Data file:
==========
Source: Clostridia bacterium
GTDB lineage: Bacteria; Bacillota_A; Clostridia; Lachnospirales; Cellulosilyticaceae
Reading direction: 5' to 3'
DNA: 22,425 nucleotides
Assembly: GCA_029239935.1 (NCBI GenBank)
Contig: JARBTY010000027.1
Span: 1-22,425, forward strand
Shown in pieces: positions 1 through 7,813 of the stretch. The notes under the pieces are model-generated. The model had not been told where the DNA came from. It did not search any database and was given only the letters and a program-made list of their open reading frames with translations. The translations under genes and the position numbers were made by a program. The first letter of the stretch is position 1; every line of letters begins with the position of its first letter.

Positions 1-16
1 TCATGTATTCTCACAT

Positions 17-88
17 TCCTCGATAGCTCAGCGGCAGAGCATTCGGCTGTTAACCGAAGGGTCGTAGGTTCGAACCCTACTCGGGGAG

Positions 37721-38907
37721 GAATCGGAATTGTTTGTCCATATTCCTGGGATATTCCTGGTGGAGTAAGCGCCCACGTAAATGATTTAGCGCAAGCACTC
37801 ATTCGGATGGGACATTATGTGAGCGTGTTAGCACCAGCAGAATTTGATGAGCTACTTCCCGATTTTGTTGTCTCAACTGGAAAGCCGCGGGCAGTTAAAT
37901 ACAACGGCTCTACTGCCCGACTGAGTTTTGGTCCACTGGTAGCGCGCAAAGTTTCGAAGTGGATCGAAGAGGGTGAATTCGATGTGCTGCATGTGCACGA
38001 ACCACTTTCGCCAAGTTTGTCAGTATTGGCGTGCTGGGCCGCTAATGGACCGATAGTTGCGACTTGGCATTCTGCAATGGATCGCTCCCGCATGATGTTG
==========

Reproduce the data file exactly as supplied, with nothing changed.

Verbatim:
Source: Clostridia bacterium
GTDB lineage: Bacteria; Bacillota_A; Clostridia; Lachnospirales; Cellulosilyticaceae
Reading direction: 5' to 3'
DNA: 22,425 nucleotides
Assembly: GCA_029239935.1 (NCBI GenBank)
Contig: JARBTY010000027.1
Span: 1-22,425, forward strand
Shown in pieces: positions 1 through 7,813 of the stretch. The notes under the pieces are model-generated. The model had not been told where the DNA came from. It did not search any database and was given only the letters and a program-made list of their open reading frames with translations. The translations under genes and the position numbers were made by a program. The first letter of the stretch is position 1; every line of letters begins with the position of its first letter.

Positions 1-16
1 TCATGTATTCTCACAT

Positions 17-88
17 TCCTCGATAGCTCAGCGGCAGAGCATTCGGCTGTTAACCGAAGGGTCGTAGGTTCGAACCCTACTCGGGGAG

Positions 37721-38907
37721 GAATCGGAATTGTTTGTCCATATTCCTGGGATATTCCTGGTGGAGTAAGCGCCCACGTAAATGATTTAGCGCAAGCACTC
37801 ATTCGGATGGGACATTATGTGAGCGTGTTAGCACCAGCAGAATTTGATGAGCTACTTCCCGATTTTGTTGTCTCAACTGGAAAGCCGCGGGCAGTTAAAT
37901 ACAACGGCTCTACTGCCCGACTGAGTTTTGGTCCACTGGTAGCGCGCAAAGTTTCGAAGTGGATCGAAGAGGGTGAATTCGATGTGCTGCATGTGCACGA
38001 ACCACTTTCGCCAAGTTTGTCAGTATTGGCGTGCTGGGCCGCTAATGGACCGATAGTTGCGACTTGGCATTCTGCAATGGATCGCTCCCGCATGATGTTG